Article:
Nobody likes unwanted, distracting noise, and every property can benefit from soundproofing to some degree, particularly in multifamily dwellings. Here’s what you need to know about soundproofing options so you can better serve your clients.

All sound travels in waves, which are a series of vibrations. Soundproofing is an umbrella term that is used to include two terms. Firstly, sound blockage or stopping sound vibrations from traveling from the source to an area where it is intrusive. And secondly, sound absorption, which absorbs sound within a room so that it’s contained.

In private homes, soundproofing or blockage is most typically used in home theaters or around dishwashers and home generators. The sound waves are contained in the area where they originate and don’t travel beyond that. 

Now that we’re spending a lot more time at home — and working there, too — soundproofing sounds like music, noises from video games, computers and printers are especially more important.

Ordinary home sounds from music, talking, video games, computers and printers have made soundproofing more important than ever. Taking it another level: properties that house recording studios or entertainment rooms with live music. 

To achieve total soundproofing, as in a recording studio, you’ll have construct a room within a room, with a door that seals out exterior noise and keeps the sounds produced inside. 

Air exchange, or a source of fresh air for such a room, is the biggest concern, as sound travels through air vents. For the purpose of this article, we’re not addressing recording studios and professional music rooms.

Many advances have been made in soundproofing, including spray foam, mass loaded soundproof panels and vinyl sound barriers, which are available in clear vinyl and can be applied to windows, allowing light to penetrate through.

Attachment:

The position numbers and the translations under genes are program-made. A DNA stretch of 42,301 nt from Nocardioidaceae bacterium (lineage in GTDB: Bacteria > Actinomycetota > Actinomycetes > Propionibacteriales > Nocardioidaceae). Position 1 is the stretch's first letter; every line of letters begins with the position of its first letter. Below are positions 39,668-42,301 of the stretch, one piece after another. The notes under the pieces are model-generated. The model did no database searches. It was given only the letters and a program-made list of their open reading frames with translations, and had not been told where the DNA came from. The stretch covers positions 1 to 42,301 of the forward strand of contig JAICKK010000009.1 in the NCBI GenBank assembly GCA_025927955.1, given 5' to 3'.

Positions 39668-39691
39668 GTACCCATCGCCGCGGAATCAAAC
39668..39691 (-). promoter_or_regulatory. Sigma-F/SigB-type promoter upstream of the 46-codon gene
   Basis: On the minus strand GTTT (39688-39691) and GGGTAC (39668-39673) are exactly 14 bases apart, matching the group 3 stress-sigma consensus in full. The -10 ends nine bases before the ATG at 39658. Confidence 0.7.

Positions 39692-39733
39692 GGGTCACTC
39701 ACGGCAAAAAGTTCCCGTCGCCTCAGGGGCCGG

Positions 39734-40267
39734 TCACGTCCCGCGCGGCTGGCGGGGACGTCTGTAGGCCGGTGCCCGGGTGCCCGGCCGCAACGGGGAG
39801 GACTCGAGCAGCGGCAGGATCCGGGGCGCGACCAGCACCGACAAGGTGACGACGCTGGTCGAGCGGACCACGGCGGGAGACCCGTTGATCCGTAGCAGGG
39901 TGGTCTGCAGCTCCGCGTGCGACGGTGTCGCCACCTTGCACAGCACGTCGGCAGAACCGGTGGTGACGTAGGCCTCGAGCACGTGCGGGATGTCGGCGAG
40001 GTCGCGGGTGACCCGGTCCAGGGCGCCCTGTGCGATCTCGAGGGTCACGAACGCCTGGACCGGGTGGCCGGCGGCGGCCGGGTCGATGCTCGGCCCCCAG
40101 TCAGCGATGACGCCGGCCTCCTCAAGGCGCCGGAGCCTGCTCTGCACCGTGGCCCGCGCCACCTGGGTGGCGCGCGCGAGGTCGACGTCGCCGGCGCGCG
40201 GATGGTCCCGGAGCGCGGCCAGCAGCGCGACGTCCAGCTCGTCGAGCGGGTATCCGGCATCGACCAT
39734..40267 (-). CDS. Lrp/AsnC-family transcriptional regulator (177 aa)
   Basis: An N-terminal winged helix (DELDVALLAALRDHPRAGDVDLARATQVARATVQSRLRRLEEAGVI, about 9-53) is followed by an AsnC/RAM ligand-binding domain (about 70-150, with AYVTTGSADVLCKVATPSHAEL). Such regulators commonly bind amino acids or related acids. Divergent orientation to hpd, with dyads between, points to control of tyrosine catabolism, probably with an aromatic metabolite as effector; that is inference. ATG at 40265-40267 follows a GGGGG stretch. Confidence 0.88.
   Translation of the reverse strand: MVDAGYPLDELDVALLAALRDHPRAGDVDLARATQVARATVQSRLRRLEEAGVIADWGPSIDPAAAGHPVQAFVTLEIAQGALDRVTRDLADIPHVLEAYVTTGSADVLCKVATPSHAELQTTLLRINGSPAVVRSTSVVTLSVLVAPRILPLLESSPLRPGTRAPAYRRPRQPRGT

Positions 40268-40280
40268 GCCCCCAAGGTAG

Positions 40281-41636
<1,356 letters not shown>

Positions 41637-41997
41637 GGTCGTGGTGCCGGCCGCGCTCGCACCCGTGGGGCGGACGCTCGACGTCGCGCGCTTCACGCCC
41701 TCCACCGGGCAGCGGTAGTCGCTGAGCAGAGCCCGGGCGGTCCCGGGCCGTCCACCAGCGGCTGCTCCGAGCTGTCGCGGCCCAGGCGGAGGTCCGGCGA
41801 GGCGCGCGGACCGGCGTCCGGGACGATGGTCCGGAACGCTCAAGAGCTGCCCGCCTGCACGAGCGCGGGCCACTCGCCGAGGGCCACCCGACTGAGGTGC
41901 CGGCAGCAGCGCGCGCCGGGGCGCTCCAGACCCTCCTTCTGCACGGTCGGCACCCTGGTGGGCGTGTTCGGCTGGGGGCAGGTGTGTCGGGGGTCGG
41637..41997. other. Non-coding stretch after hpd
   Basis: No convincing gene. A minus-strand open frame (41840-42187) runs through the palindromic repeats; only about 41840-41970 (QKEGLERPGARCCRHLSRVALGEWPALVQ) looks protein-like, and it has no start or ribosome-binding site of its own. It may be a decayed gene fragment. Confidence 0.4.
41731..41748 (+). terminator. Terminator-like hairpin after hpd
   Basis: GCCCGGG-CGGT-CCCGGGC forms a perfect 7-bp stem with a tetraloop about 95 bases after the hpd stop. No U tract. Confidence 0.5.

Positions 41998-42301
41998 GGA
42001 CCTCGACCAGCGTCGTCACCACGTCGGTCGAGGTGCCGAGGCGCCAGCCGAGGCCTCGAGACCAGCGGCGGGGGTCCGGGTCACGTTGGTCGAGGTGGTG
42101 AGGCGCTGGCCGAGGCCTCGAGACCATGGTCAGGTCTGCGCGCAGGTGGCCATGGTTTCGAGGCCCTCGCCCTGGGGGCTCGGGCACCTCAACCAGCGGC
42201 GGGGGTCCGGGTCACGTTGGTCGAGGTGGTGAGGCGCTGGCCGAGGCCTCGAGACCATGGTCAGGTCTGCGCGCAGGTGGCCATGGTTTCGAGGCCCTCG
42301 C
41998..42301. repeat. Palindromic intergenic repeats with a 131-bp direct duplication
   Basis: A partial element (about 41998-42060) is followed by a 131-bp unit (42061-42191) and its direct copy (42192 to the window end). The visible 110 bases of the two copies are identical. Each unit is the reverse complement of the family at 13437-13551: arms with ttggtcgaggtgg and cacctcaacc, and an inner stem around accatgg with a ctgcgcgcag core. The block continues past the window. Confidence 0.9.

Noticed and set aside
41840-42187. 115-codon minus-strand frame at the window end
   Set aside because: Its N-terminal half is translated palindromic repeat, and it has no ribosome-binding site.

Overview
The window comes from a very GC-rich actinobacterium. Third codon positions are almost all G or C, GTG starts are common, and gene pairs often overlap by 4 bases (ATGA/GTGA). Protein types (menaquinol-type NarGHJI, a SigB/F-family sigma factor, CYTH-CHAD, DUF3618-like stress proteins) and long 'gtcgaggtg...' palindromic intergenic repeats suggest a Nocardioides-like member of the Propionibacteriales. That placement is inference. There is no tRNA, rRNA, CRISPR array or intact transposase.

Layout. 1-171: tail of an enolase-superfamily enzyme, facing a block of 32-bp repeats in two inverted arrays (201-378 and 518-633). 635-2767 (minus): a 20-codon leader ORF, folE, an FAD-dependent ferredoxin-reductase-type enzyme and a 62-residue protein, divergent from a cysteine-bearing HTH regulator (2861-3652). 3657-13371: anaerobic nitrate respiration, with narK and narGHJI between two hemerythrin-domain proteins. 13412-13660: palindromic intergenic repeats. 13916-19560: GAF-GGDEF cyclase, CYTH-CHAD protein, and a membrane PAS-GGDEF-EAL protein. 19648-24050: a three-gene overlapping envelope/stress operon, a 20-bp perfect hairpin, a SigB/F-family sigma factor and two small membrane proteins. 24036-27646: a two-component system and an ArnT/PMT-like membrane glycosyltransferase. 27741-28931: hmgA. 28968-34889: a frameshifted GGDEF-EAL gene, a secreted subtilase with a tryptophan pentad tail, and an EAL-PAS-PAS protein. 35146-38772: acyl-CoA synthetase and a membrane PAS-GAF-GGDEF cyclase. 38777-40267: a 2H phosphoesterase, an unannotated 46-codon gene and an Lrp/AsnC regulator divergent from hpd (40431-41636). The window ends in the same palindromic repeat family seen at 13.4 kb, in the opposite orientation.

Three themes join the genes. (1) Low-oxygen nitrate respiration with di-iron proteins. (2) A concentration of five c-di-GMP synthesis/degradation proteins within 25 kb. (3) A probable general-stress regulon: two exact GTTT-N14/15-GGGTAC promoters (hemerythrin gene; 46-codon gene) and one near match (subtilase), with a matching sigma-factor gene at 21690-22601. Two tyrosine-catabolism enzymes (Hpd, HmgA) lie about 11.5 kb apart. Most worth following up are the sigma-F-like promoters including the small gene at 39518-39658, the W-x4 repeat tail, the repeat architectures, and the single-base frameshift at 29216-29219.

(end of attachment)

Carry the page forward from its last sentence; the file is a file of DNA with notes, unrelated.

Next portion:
Soundproof windows — double panes of glass with a barrier of air between them — prevent exterior sounds from entering a space. White noise, an artificial background noise that masks sound with a whooshing air sound does not stop or absorb sound waves.

It is wise to be aware of how to address the types of sounds your clients are attempting to contain, the size of the space and the budget they have in mind. 

Hard surfaces reflect sound waves, and soft surfaces absorb sound waves, so a combination of the two will provide the best results. Several layers of drywall, with hollow airspace between, will trap sound waves and prevent their transmission. Sound absorbing materials in the hollow space between the several layers of drywall will deaden almost all sound, and prevent transmission. 

Sound waves have different frequencies and when researching the type of soundproofing to use for your client’s purposes, be aware that mid and high-frequency soundwaves are typically the ones that need to be contained or blocked.

Low-frequency soundwaves can have a detrimental effect on human stress levels, and ultimately, health. Due to the long wavelength of low-frequency soundwaves, they are more challenging to block. Bass traps, comprised of acoustic foam, will trap and absorb low-frequency sound waves.  

What’s more, eggcrate and wedge ridge foam panels, when installed correctly and in sufficient quantities, will contain sound, preventing the vibrations from traveling. Recycled cotton fiber is also used for its sound-attenuating properties.

I’d be remiss not to point out, once again, that blocking sound involves targeting the vibrations that become sound waves. Adding mass to a wall will stop the vibrations and prevent sound waves from traveling.

Vinyl sound barriers, known as mass-loaded vinyl, or MLV, can be glued to wall surfaces without taking up space. Acoustic foam panels have small holes to trap sound waves and are covered with a fabric material, all of which absorb sound. The heavier and denser the foam and the fabric covering, the more sound absorbing capacity available. 

Noise is undesirable sound, whether music, street noises, or mechanical sounds that are a part of modern life. The understanding of how to contain noise and prevent its transmission is beneficial in real estate sales.

Every structure can benefit from soundproofing to some degree, particularly when it comes to multifamily dwellings. Your ability to discuss soundproofing options with your client will be helpful in any number of circumstances.

Gerard Splendore is a licensed associate real estate broker with Warburg Realty in New York. Connect with him on LinkedIn.

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